Campus lockers aren’t safe

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By Jeff Lagerquist

The solution to locker break-ins at Ryerson is simple: don’t use a locker if you value your belongings.

“One piece of advice we have for students is don’t put anything of value in your locker,” said Imre Juurlink, security supervisor.

There have already been 28 break-ins reported this year, with thieves mostly targeting the secluded alcoves in Kerr Hall and the Victoria Building. No arrests have been made yet.

Locker thieves are acting and dressing like students to keep a low profile around campus, making it difficult for security to stay on top of the problem.

“We haven’t had a single suspicious person reported. To me this indicates that it’s someone who looks like they fit in, probably dressed like a student,” Juurlink said.

Some thieves are using the steady flow of student traffic to their advantage, watching for unattended laptops and cell phones, or students filling lockers with valuables.

Rizwan Rajabali had $3,250 worth of belongings stolen from a locker on the first floor of Kerr Hall West on Oct. 4. According to security, the break-in happened between 11:35 a.m and 12:15 p.m. There were no signs of forced entry on the locker. Rajabali’s lock was nowhere to be found.

“It seems to be happening in the daytime,” Juurlink said, who notes that breaking a lock is fairly easy. Several how-to guides to breaking a lock with something as simple as a pop can can be found on YouTube.

“We’re not looking for someone carrying around a big toolbox,” she said. In some cases thieves have even removed hinges and latches on which the lock is actually placed in order to get lockers open.

Hanah Abbasi was surprised to hear about the number of break-ins on campus. The 20-year-old international economics student refuses to leave anything more than her jacket in a locker. “I don’t pay $200 per book to have them stolen. I’d rather carry my things around,” she said.

“I think security is doing a decent job,” said Damian Pajak, also an international economics student. “The reality of downtown Toronto probably presents a great deal of [security] challenges,” he said.

Theft at Ryerson is nothing new. Jeremy Weintraub, 25, was charged with seven counts of theft and four counts of breaking and entering after a campus crime spree that ended last March.

“It’s not the person from last year. We know he’s not living in Toronto anymore,” Juurlink said.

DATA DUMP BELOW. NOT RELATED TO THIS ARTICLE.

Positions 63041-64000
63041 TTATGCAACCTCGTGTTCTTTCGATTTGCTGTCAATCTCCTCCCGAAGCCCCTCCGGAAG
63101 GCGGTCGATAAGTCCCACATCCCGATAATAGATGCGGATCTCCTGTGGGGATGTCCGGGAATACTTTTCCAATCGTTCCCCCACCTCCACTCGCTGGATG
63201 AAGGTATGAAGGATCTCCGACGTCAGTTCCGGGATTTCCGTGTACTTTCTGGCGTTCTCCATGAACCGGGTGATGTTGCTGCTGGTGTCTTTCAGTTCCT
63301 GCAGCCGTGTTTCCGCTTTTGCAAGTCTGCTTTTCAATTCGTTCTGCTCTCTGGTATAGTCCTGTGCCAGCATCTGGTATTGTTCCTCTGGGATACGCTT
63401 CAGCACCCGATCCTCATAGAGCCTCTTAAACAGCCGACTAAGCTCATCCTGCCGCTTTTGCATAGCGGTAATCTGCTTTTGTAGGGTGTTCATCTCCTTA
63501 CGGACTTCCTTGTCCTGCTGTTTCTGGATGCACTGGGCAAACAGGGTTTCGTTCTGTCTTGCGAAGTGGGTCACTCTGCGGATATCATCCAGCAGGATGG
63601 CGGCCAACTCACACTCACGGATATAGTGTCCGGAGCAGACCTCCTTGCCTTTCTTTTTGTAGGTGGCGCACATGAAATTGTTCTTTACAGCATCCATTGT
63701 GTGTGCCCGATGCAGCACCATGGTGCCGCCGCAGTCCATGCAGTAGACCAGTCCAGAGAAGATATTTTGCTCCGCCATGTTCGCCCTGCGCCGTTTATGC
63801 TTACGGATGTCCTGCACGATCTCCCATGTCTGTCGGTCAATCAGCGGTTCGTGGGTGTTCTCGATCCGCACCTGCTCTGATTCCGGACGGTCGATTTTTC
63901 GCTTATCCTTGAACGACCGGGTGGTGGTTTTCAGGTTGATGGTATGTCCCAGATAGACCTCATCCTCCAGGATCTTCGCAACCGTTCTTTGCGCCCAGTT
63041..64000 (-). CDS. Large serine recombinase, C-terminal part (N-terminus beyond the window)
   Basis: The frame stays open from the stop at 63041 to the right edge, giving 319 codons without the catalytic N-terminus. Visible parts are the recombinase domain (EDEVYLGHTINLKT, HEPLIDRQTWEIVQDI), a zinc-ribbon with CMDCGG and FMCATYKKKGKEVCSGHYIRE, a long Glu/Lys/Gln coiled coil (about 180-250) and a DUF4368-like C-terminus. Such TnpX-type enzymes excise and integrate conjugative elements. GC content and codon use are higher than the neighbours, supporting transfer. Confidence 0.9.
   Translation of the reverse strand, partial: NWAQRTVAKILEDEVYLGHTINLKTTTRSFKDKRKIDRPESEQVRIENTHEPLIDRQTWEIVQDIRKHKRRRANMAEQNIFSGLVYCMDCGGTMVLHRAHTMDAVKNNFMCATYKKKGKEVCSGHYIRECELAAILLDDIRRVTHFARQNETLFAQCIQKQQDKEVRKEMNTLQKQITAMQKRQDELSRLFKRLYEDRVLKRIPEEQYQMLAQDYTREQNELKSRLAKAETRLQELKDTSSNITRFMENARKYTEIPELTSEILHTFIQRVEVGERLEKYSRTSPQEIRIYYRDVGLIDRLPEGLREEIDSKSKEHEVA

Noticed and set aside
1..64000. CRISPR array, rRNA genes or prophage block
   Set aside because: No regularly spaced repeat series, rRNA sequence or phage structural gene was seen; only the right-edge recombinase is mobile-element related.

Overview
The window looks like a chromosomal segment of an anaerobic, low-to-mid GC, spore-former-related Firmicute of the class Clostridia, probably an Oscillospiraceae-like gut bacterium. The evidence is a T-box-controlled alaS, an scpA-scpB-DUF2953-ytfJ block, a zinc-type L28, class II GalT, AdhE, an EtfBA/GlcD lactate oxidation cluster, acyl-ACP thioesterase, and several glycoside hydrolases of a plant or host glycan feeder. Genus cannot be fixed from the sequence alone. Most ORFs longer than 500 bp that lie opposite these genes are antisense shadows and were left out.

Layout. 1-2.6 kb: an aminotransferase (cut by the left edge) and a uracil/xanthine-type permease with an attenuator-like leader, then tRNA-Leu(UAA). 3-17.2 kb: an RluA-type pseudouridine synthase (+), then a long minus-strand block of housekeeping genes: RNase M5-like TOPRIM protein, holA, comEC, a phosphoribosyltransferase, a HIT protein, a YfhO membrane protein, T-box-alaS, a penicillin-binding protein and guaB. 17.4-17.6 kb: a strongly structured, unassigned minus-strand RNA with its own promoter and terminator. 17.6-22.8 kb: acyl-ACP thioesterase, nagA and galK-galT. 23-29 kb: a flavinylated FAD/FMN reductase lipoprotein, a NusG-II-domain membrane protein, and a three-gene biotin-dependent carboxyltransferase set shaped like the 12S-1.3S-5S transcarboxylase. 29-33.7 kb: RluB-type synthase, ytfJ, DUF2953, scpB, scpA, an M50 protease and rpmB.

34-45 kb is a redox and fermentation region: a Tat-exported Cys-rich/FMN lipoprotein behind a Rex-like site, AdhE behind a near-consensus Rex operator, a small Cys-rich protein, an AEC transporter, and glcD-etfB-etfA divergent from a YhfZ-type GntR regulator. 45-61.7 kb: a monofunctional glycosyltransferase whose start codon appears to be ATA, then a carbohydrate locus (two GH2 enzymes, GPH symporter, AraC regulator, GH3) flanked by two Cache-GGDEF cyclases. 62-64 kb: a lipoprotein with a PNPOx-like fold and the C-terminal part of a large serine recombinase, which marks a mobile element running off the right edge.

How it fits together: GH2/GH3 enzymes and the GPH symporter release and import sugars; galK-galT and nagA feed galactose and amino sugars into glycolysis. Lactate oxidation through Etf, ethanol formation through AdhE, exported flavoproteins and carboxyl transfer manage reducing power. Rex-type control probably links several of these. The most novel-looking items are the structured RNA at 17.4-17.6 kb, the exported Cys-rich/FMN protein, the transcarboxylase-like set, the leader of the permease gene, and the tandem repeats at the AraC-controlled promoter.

Locker security may become a dead issue for students and security in the future. “Most universities are moving away from having lockers in their buildings,” Juurlink said.

Ian Hamilton, director of campus planning and facilities, said that some lockers are disappearing, but not because of security issues.

“Sometimes they [lockers] are taken offline if we need to repurpose the space. We don’t have a program to remove lockers for security reasons,” he said.

Five ways to keep your locker safe

Even though you’ve got yourself a locker, your valuables may still be at risk. In some reported cases the lock itself is being bypassed through the removal of the door latches that the actual lock is placed through. Here are some things to remember that could help you keep your items safe.

1. Ryerson security recommends that you do not keep anything valuable, such as a laptop, wallet or text book in your locker for long periods of time.

2. Register your locker with your program’s department every year. This makes sure that your name is joined with the locker so no one else can put a lock on it.

3. Adding a log-in password to your laptop may help in recovering your computer if it is taken. Keeping copies of serial numbers at home is a useful idea.

4. Write your name and email address inside the cover of all your text books. If you fall victim to a theft of a text book, check the used book rooms surrounding Ryerson to see if they end up there. Don’t bother checking the Ryerson Used Book Room, though, as to sell a book require identification and are sold on commission.

5. Security are on campus for a reason. Report any suspicious behaviour, such as anyone using a tool to open a locker, to security at 416-979- 5040.

Photo: Lauren Strapagiel

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